When describing the Outer Banks as a family destination, the immediate thought is there’s lot’s of things for younger children to do–which is certainly true, but that’s only part of the story. Families keep coming back year after year to the Outer Banks because there is something for everyone and that includes adults–lots of nightlife and wine tasting–and some truly unique activities for older kids (12 and up) and their parents.

The Atlantic Ocean is the obvious draw–that and the beaches and the temperatures that tend to be just a bit more moderate than the cities. Any vacation on the Outer Banks should include at least two or three days of enjoying the beach, but even that has a lot to it.

This 120 mile strip of sand has some of the best surf on the East Coast and spending a few  hours riding waves is a great way to spend a day. It’s not just surfing–there’s skim boards, body boards and surf kayaking. And others that probably just didn’t get mentioned.

Hang gliding, however, is the one activity that is truly unique to the Outer Banks. There are certainly other hang gliding schools, but Kitty Hawk Kites is the oldest (since 1974), claims to be the largest (probably is, tough to verify, though) and is the only one that teaches on sand–a real advantage for novice flyers.

The sense of euphoria and accomplishment that consumes student pilots the first time your feet leave the ground and you know you are actually flying this gigantic kite is unforgettable. If you do take a dune lesson (there is also a 2000’ tow behind an ultralight plane offered at the Cotton Gin) wear sandals (the sand can get very hot) and take lots of water.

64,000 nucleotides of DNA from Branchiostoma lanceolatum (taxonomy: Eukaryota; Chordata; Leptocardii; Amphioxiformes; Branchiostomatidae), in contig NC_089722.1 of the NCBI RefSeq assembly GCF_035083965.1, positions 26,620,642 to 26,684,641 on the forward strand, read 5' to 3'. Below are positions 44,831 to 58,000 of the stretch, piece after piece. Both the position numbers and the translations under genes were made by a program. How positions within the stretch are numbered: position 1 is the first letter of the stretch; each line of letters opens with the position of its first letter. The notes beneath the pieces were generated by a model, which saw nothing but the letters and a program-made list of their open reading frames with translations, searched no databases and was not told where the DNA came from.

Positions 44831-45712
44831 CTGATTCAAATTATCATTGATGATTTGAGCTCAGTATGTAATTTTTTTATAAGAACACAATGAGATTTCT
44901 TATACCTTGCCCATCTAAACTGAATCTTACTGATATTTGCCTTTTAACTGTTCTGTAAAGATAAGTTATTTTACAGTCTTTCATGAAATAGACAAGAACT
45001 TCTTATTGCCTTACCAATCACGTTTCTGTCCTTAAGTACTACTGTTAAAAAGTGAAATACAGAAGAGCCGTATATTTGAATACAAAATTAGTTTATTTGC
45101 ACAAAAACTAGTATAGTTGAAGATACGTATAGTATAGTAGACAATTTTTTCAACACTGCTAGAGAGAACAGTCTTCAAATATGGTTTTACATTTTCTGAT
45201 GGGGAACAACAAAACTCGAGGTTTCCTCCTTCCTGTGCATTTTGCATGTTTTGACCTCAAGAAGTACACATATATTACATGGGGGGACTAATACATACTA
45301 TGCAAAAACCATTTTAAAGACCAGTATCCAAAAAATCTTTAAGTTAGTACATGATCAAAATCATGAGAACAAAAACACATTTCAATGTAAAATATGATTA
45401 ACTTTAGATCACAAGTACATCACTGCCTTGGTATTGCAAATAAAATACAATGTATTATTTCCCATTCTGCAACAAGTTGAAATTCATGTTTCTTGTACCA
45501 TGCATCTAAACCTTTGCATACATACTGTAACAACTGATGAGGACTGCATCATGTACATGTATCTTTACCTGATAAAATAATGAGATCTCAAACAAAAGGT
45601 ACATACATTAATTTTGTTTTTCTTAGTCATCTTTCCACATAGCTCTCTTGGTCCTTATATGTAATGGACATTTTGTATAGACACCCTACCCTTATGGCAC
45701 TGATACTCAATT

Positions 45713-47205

Hang gliding is only one of many activities that take advantage of the winds of the Outer Banks. Windsurfing has been a part of the area’s recreational package for years and more recently kiteboarding has become really popular. The two largest kite surfing centers and schools are Real Kites and Kitty Hawk Kites–almost side by side in Salvo, south of Oregon Inlet. Located on the Pamlico Sound, there is no better place anywhere to learn the sport. Predictable breeze and shallow water make it a perfect setting.

The west side of the the Outer Banks offers an endless variety of sounds and estuaries . . .  ideal for kayaking. There are a number of tours offered (too numerous to even begin to list) or for more experienced paddlers, rentals are reasonably priced.

This is just a small sampling of the activities that would be good for older kids and parents, and for the most part all of these take a fair amount of physical fitness–not excessive, just reasonable.

There are more sedate things to do as well. Flying a kite on the beach is a wonderful experience  and flying from the top of Jockey’s Ridge is truly memorable. If you have never flown one before, try a stunt kite. Just accept that it will crash four or five times before you figure it out.

Or, to just sit and enjoy something, check out the Lost Colony. It’s their 75th anniversary and the play has been updated and is a great evening of theatre.